Ayala Pharmaceuticals presents interim data on desmoid tumor trial

September 12, 2022 - 4 minutes
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Clinical oncology company Ayala Pharmaceuticals, Inc. has announced updated, positive interim results from part A of its ongoing RINGSIDE pivotal phase 2/3 clinical trial evaluating investigational new drug AL102 in desmoid tumors

Ayala Pharmaceutical’s AL102 is a selective, oral gamma-secretase inhibitor.

The data are being featured in an oral presentation at the European Society for Medical Oncology (ESMO) Congress 2022, in Paris. 

The presentation, “Initial Results of Phase 2/3 Trial of AL102 for Treatment of Desmoid Tumors” is being delivered by Robin Jones, head of the sarcoma unit at The Royal Marsden, London, U.K.

“The results presented at ESMO from the RINGSIDE study are very encouraging. AL102 demonstrated an early and meaningful effect on tumors within a 16-week period and was well tolerated, which could allow for long term treatment of patients. AL102 has the potential to significantly improve the lives of patients suffering from desmoid tumors who currently have no approved therapy,” Jones said.

Jeanne Whiting, executive director and co-founder of the Desmoid Tumor Research Foundation added: “Desmoid tumors are rare, connective tissue tumors that can have aggressive infiltrative growth and high risk of local recurrence. Patients and physicians struggle with the fact that there are no FDA-approved therapies. 

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“We are very encouraged by the results presented by Ayala and the opportunity that AL102 holds in improving outcomes for patients with this rare condition.”

Ayala Pharmaceutical’s AL102 anti-tumor activity

Roni Mamluk, chief executive officer of Ayala Pharmaceuticals, said: “We are excited to share strong interim results from the AL102 RINGSIDE study at this year’s ESMO Congress which continue to demonstrate early and meaningful anti-tumor activity as monotherapy in patients with desmoid tumors. 

“Efficacy was demonstrated across all cohorts of part A of the study, with early responses that deepened over time. The results also showed that AL102 was well-tolerated across all doses. We are advancing to part B of RINGSIDE with a selected dose of 1.2mg once daily, as well as enrolling patients in the open label extension study. The results presented today give us increased confidence in the potential for AL102 to improve the lives of patients with desmoid tumors.”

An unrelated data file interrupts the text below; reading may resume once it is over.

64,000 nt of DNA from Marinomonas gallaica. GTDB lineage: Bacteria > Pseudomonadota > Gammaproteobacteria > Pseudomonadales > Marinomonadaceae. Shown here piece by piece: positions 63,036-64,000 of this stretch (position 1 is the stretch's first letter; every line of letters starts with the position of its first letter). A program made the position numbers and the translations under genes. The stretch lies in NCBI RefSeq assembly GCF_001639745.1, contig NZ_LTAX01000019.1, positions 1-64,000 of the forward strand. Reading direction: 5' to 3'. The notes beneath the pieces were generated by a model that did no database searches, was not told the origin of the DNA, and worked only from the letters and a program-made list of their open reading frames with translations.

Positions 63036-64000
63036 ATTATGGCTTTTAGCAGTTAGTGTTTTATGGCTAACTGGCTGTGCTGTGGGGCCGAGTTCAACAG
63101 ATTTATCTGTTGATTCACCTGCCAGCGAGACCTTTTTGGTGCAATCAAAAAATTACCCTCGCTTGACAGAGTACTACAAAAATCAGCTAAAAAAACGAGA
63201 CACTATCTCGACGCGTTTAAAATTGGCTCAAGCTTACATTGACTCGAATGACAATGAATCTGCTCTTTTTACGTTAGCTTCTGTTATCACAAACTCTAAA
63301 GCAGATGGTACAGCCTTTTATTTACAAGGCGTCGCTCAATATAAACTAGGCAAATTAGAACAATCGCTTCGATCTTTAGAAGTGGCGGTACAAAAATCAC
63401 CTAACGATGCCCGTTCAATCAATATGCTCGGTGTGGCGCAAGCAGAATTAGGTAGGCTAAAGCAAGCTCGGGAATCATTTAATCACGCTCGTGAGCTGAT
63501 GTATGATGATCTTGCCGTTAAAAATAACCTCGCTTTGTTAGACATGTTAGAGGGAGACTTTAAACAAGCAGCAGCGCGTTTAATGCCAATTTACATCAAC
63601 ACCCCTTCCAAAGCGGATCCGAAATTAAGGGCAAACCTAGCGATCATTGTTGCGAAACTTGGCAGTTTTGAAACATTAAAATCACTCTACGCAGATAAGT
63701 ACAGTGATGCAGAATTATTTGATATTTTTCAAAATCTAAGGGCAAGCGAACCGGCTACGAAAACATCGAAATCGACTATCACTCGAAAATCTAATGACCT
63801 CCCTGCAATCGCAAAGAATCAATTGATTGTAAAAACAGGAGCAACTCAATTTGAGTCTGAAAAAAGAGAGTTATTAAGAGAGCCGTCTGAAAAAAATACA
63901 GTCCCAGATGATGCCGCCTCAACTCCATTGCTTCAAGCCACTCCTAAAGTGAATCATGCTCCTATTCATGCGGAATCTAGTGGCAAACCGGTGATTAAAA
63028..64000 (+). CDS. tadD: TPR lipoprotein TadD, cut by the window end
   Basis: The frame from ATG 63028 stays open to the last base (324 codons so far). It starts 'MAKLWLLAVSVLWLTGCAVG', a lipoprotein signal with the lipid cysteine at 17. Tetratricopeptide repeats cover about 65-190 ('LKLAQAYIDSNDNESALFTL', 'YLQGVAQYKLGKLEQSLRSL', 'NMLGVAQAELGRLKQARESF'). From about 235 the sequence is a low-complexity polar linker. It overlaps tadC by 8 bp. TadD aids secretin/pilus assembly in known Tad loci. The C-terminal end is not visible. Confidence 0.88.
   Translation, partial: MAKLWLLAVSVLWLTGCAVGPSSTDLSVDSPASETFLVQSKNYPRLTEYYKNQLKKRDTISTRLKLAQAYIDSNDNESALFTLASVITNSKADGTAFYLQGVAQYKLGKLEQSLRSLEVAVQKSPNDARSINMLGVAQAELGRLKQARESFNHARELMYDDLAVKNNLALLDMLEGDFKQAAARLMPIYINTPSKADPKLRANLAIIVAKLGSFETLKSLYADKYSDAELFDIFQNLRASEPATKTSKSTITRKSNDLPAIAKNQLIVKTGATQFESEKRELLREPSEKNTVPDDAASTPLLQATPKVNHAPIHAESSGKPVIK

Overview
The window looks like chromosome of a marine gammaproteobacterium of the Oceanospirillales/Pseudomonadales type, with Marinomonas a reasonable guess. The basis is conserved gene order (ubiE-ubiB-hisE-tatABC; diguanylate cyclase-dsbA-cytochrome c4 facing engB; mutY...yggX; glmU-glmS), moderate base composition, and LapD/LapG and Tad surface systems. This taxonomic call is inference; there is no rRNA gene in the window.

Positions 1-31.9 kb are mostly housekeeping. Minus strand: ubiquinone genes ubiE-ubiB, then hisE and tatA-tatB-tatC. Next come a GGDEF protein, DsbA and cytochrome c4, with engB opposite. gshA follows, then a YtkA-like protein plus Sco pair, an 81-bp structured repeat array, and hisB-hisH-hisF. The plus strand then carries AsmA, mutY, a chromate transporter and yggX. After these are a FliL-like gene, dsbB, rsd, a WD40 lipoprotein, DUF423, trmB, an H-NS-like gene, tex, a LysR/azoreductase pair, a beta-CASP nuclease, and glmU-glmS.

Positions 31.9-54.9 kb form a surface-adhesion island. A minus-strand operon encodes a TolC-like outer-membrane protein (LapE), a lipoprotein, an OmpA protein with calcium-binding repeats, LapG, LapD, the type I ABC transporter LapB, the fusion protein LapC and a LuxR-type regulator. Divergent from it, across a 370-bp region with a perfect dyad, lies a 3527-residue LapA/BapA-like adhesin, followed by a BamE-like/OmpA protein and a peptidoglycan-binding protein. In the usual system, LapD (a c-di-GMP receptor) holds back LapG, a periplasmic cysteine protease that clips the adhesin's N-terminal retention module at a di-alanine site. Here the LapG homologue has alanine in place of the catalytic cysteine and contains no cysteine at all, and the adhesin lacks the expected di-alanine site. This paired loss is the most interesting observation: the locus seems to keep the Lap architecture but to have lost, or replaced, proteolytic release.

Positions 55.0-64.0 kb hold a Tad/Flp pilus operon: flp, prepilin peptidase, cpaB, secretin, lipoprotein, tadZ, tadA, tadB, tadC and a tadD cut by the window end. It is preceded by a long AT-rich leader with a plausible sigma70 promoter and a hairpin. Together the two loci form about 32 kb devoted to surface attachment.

The RINGSIDE pivotal phase 2/3 study is a randomized global multi-center trial. Part A of the study is evaluating the efficacy, safety, tolerability, and tumor volume by MRI after 16 weeks of AL102 in patients with desmoid tumors. It enrolled 42 patients and is evaluating three doses of AL102. Patients who participated in part A are eligible to enroll into an open-label extension study at the part B selected dose of 1.2 mg daily, and long-term efficacy and safety will be monitored.

Part B of the study is a double-blind, placebo-controlled segment enrolling up to 156 patients with progressive disease, comparing AL102 at 1.2 mg once daily to placebo. The primary endpoint for part B will be progression-free survival (PFS) with secondary endpoints including objective response rate (ORR), duration of response (DOR), tumor volume reduction, and patient-reported Quality of Life (QOL) measures. 

About desmoid tumors

Desmoid tumors, also called aggressive fibromatosis or desmoid-type fibromatosis, are rare connective tissue tumors that typically arise in the upper and lower extremities, abdominal wall, head and neck area, mesenteric root, and chest wall with the potential to arise in additional parts of the body. Desmoid tumors do not metastasize, but often aggressively infiltrate neurovascular structures and vital organs. 

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People living with desmoid tumors are often limited in their daily life due to chronic pain, functional deficits, general decrease in their quality of life and organ dysfunction. Desmoid tumors have an annual incidence of approximately 1,700 patients in the U.S. and typically occur in patients between the ages of 15 and 60 years. They are most commonly diagnosed in young adults between 30-40 years of age and are more prevalent in females. 

Today, surgery is no longer regarded as the cornerstone treatment of desmoid tumors due to a high rate of recurrence post-surgery and there are currently no FDA-approved systemic therapies for the treatment of unresectable, recurrent or progressive desmoid tumors.

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